, Volume 26, Issue 8, pp 595-608

Determinants of 40-year all-cause mortality in the European cohorts of the Seven Countries Study

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Abstract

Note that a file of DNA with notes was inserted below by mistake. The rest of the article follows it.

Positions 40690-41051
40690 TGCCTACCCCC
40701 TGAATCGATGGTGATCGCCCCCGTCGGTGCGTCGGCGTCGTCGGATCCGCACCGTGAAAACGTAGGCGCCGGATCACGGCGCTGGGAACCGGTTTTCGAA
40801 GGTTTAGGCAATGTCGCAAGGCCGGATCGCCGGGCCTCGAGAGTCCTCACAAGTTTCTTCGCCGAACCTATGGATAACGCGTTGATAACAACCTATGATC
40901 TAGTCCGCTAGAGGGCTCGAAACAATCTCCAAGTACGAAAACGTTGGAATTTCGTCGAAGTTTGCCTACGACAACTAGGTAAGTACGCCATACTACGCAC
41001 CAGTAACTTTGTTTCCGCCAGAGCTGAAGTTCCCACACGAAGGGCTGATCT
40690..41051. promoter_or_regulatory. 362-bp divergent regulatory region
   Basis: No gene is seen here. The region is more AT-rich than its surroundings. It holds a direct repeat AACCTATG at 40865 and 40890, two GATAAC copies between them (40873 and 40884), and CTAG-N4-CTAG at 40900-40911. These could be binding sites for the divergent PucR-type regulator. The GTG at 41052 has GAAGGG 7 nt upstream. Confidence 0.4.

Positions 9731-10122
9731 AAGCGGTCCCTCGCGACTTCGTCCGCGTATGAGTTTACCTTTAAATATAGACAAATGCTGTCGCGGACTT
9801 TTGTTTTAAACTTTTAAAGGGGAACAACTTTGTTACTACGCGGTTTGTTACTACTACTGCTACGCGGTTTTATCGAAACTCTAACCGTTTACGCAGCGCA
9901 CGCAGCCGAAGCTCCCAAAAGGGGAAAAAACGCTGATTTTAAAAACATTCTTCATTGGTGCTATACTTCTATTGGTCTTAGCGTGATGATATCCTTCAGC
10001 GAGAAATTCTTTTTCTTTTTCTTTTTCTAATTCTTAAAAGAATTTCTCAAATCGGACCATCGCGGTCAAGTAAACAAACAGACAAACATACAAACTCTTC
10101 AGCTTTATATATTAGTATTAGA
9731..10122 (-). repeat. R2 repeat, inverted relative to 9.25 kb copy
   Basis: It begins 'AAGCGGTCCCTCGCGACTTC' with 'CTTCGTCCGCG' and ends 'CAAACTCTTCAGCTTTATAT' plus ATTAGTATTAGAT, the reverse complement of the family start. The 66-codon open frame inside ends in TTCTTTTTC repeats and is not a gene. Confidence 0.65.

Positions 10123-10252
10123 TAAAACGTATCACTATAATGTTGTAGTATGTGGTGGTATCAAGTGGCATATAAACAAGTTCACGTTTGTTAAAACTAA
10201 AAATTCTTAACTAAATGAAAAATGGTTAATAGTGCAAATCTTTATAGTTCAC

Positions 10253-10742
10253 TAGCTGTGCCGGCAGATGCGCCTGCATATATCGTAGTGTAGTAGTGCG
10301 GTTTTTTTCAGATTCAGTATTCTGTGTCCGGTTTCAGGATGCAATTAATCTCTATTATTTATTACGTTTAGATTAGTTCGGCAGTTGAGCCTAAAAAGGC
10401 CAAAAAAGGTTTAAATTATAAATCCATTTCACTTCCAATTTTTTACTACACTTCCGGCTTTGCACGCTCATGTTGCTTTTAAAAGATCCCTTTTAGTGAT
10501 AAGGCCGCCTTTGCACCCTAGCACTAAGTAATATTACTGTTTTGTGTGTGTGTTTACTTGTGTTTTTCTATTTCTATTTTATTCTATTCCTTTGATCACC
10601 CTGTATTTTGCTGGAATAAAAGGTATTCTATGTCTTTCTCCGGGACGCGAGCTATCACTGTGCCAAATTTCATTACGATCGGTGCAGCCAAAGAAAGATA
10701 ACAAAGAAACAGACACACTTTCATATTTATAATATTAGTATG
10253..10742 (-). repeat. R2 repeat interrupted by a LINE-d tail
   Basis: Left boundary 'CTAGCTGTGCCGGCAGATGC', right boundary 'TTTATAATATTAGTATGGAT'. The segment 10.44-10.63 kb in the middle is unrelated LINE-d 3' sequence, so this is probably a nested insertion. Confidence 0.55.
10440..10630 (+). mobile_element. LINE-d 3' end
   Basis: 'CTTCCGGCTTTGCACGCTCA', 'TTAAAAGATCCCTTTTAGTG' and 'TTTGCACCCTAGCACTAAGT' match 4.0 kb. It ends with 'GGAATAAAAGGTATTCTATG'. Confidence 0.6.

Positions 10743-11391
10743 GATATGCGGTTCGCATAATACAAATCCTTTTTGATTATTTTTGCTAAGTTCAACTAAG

If a few risk factors had predictive power for all-cause mortality in different geographical-cultural areas, then preventive efforts might be concentrated on these. Thirteen potential risk factors were measured in 6,554 men aged 40–59 around 1960 in Northern, Southern and Eastern European areas of the Seven Countries Study. In 40 years 85.3% of men died in the pooled areas (87.9, 81.8 and 87.9% in Northern, Southern and Eastern Europe, respectively). Six risk factors were significant predictors of events in all three areas: directly for age, smoking habits, mean blood pressure, heart rate and ECG abnormalities; inversely for forced expiratory volume. In a pooled model also father and mother life status, socio-economic status, and arm circumference (the last one in an inverse way) had significant coefficients that were not heterogeneous across areas (except for socio-economic status). Serum cholesterol was around significance. ROC curves had values of 0.833, 0.806 and 0.819 respectively in Northern, Southern and Eastern Europe, and 0.827 in the pooled areas. Correlation coefficients between observed and expected cases in deciles of estimated risk were between 0.98 and 0.99. Survivors after 40 years in the lower half of the estimated risk were 10.7, 23.6 and 13.3% in Northern, Southern and Eastern Europe, respectively. Under- or over-estimate of cross-applying risk functions did not exceed 15%. All-cause mortality and survival in middle aged men during 40 years were strongly associated with a few, mainly cardiovascular, risk factors, whose predictive power was similar in different cultures across Europe.